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Reports of computer infection in NZ

NZ Newswire logoNZ Newswire 15/05/2017

Ransomware attacks like those that crippled computer systems across the globe have been reported in New Zealand but the government's cyber response team says these are still to be confirmed.

A spokeswoman for the response team, Cert NZ, on Monday said, "We have received a small number of unconfirmed reports of WannaCry [ransomware] in New Zealand and are working through these on a case-by-case basis."

There have been fears the ransomware would be uncovered here as people returned to their computers on Monday morning.

Cert and computer experts worldwide urged organisations and companies on Friday to update their operating systems immediately after the emergence of WannaCry.

It paralysed Britain's hospital network, German's national railway, telecommunications groups in Spain, Portugal and Argentina, and thousands of other companies and government agencies in more than 100 countries.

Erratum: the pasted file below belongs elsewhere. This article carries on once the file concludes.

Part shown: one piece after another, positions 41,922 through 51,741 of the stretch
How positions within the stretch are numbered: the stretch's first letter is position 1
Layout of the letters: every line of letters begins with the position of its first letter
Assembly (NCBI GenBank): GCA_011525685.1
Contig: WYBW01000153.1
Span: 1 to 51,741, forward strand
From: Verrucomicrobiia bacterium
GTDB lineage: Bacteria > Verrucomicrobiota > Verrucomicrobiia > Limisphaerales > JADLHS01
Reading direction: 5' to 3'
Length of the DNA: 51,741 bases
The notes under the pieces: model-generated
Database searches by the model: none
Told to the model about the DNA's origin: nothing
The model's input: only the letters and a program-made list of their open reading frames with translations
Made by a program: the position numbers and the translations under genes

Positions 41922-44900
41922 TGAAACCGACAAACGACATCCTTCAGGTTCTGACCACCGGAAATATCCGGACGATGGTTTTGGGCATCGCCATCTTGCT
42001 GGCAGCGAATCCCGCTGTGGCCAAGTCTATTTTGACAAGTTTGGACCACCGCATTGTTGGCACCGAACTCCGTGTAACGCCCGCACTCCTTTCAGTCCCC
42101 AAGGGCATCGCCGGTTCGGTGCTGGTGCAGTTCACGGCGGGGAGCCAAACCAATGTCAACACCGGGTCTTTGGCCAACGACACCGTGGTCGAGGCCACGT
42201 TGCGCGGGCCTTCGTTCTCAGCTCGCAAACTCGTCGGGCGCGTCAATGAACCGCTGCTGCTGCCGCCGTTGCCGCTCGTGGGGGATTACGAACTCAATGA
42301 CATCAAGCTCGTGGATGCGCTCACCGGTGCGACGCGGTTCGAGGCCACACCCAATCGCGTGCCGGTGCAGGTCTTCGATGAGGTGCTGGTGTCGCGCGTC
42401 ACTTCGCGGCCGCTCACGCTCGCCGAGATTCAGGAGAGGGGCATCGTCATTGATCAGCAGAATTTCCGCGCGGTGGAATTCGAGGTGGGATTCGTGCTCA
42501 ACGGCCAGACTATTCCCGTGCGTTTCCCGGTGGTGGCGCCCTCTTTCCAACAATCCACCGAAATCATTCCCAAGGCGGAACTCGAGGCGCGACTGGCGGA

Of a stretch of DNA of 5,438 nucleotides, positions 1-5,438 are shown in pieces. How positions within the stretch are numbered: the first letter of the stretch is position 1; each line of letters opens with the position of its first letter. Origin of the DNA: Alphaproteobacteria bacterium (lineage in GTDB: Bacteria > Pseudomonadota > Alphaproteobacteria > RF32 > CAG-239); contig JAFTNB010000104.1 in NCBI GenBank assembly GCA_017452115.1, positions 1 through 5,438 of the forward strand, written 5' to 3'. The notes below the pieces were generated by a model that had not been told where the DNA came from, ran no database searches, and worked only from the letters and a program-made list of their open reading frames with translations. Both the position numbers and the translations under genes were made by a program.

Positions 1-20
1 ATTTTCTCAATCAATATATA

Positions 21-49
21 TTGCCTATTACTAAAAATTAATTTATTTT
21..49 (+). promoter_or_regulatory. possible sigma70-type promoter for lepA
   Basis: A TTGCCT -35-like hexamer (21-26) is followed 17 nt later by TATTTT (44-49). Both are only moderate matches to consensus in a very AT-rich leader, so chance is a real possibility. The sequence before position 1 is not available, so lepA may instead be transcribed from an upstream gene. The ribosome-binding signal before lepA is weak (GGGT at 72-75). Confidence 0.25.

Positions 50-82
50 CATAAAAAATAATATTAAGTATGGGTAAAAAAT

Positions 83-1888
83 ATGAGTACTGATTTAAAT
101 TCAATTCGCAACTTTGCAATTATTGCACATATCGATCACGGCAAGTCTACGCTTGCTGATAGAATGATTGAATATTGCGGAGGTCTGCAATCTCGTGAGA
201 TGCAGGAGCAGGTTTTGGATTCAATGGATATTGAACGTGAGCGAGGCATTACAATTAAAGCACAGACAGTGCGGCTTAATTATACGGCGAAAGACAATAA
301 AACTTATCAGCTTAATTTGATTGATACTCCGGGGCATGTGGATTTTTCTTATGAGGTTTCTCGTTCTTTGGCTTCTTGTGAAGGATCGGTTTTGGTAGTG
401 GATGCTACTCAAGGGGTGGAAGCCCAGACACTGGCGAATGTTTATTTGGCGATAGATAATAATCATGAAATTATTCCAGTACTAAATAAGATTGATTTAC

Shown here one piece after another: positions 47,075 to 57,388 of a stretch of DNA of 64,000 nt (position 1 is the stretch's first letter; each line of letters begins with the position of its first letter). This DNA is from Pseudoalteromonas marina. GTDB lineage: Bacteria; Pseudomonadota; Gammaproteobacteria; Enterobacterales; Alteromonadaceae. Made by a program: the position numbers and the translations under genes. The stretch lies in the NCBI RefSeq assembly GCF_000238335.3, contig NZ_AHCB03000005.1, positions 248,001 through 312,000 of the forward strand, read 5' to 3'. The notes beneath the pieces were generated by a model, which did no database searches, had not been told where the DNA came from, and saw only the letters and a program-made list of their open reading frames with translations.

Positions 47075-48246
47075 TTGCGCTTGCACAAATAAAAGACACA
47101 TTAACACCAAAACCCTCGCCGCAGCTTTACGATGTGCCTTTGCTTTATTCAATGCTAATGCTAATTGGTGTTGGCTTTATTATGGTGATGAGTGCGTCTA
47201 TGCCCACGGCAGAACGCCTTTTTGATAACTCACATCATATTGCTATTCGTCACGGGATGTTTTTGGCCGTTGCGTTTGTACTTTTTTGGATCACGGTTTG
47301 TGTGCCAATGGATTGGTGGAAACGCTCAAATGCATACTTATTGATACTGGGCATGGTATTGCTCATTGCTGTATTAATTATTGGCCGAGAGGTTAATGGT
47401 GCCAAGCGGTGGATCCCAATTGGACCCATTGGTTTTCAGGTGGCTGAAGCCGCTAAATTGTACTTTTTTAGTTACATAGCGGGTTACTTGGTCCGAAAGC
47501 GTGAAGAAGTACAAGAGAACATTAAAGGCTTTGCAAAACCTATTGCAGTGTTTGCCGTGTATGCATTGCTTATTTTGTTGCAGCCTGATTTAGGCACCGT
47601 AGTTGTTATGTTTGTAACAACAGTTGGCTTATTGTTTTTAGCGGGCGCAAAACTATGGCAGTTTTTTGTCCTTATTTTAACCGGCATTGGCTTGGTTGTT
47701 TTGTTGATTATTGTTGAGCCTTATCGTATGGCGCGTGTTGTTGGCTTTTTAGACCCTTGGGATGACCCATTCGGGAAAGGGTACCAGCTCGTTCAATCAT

Encrypted files, some with the extension .wcry, block access to a computer or its files and demand money to unlock it .Once a computer is infected with WannaCry, the programme can infect other computers on the same network.

It is being called the biggest online extortion in history, with reports of up to $NZ1000 in bitcoin payments being demanded or else files would be destroyed.

Cert has said attacks would likely come in the form of phishing emails with malicious attachments or links in them. The software targets machines running un-updated versions of Windows XP through to Windows 2008.

This ransomware exploits a Windows vulnerability known as EternalBlue, which was released by the Shadow Brokers hacking group more than a month ago. Microsoft released a patch for the vulnerability in March.

Cert urged people to avoid suspicious emails, keep computers up to date and ensure the Microsoft patch is installed.

"If you do get attacked, disconnect from any network you are on to prevent it attacking someone else," NZ Tech chief executive Graeme Muller said.

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